Medical Laboratory Scientist
Kaipūtaiao Taiwhanga Rongoā
Medical laboratory scientists carry out laboratory tests on blood, tissues and other samples taken from patients.
Medical laboratory scientists usually earn
$50K-$71K per year
Senior medical laboratory scientists usually earn
$71K-$105K per year
Source: APEX and DHBs, 2021.
Pay for medical laboratory scientists varies depending on experience.
- Trainee medical laboratory scientists usually earn $50,000 to $56,000 a year.
- Medical laboratory scientists with one to six years' experience usually earn $56,000 to $71,000.
- Supervising or senior medical laboratory scientists can earn up to $105,000.
Sources: APEX and District Health Boards, 'Multi-Employer Collective Agreement', 2021.
(This information is a guide only. Find out more about the sources of our pay information)
What you will do
Medical laboratory scientists may do some or all of the following:
- test and study blood, tissue and fluid samples
- prepare samples for pathologists
- evaluate tests and report results to doctors
- test, set up, use and maintain laboratory equipment
- maintain laboratory quality assurance and safety standards
- supervise and train other staff such as medical laboratory technicians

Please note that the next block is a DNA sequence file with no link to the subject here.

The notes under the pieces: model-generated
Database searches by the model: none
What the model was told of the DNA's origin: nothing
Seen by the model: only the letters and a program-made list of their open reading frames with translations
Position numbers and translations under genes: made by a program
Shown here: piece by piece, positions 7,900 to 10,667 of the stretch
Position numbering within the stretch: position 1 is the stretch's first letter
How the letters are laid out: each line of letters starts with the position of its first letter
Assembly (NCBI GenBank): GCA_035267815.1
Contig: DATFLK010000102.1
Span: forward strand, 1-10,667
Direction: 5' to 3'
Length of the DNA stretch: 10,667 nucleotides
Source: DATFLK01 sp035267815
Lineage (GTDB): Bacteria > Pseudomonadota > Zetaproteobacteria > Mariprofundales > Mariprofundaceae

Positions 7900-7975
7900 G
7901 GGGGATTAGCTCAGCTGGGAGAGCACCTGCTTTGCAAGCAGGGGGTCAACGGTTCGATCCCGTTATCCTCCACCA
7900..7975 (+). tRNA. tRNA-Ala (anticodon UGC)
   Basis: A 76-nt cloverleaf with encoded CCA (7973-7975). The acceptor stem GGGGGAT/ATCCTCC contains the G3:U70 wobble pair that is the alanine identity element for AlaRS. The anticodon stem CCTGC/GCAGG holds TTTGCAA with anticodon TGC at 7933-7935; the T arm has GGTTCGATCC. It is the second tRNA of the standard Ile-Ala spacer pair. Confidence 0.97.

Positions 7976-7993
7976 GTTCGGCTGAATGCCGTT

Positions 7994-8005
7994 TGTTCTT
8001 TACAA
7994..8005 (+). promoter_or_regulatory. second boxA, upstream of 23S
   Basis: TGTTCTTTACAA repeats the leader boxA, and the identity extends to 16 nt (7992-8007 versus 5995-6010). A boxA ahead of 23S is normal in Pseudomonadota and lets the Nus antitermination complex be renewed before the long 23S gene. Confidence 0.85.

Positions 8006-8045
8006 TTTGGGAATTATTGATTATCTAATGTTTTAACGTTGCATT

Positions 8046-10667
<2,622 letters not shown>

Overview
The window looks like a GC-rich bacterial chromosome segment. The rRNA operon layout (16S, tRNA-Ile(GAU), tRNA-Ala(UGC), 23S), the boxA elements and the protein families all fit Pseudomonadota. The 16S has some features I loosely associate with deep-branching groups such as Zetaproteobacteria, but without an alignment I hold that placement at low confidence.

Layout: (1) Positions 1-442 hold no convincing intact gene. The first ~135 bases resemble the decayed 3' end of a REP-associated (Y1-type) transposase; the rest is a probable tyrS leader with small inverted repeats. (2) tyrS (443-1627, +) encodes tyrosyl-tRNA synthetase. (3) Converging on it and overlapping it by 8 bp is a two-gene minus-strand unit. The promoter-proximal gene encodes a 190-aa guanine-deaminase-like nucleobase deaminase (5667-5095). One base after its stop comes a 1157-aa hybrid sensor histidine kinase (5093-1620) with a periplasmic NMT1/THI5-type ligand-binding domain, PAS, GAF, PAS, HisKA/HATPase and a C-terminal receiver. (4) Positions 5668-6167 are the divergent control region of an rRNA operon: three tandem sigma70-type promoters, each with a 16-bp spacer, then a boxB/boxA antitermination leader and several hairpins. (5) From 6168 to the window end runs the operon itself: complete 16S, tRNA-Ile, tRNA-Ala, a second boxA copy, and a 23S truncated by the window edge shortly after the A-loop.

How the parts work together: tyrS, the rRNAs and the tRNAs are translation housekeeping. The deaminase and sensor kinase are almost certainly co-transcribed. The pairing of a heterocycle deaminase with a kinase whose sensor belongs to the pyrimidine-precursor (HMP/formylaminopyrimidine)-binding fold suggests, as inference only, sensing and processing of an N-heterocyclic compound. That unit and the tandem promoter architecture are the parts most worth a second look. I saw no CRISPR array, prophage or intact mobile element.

- develop new methods and equipment for laboratory testing.
Skills and knowledge
Medical laboratory scientists need to have:
- a good understanding of chemistry, biology, maths and physiology (the study of how living organisms work and respond to diseases)
- practical skills for performing experiments and operating scientific equipment
- thorough understanding of laboratory safety
- the ability to follow scientific procedures.
Medical laboratory scientists:
- do shift work, and may work weekends or be on call
- work in community, hospital, commercial or veterinary diagnostic laboratories
- may travel locally to take samples at doctors' surgeries, hospitals, rest homes, patients' homes and workplaces.
To become a medical laboratory scientist you need to:
- have a Bachelor of Medical Laboratory Science or a Graduate Diploma in Science
- work as a trainee medical laboratory scientist for at least six months.
You also need to be registered with the Medical Sciences Council of New Zealand.
Alternative entry paths for medical laboratory technicians
Medical laboratory technicians can do a Graduate Diploma in Science or a Postgraduate Diploma in Medical Laboratory Science to become a medical laboratory scientist if they:
- are a registered medical laboratory technician
- have worked for at least a year in a New Zealand Medical Diagnostic Laboratory